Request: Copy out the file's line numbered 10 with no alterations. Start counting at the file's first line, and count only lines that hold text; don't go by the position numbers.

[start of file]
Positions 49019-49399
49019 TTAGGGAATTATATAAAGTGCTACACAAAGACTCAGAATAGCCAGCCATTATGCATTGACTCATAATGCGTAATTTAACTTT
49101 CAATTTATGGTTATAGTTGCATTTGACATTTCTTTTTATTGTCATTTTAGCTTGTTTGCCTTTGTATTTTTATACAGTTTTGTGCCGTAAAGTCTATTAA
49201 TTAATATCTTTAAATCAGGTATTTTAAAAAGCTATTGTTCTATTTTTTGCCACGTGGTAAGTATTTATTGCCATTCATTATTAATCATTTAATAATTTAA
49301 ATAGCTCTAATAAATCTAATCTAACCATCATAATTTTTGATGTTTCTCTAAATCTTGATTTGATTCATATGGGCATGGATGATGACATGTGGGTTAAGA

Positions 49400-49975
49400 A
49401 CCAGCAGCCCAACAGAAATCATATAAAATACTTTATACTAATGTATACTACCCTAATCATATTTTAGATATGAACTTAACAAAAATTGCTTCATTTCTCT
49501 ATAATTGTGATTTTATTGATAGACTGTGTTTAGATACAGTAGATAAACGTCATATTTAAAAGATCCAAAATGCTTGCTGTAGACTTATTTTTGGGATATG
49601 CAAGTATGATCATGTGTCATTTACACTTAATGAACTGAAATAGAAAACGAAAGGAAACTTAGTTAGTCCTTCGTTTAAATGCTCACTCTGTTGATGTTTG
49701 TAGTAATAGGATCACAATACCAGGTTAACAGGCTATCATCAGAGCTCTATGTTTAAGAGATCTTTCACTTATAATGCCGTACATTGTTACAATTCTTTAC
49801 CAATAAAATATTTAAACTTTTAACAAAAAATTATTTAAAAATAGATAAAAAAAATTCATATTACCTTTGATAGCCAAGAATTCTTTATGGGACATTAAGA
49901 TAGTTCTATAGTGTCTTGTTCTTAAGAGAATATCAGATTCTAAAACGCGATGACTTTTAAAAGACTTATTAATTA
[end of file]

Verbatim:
49601 CAAGTATGATCATGTGTCATTTACACTTAATGAACTGAAATAGAAAACGAAAGGAAACTTAGTTAGTCCTTCGTTTAAATGCTCACTCTGTTGATGTTTG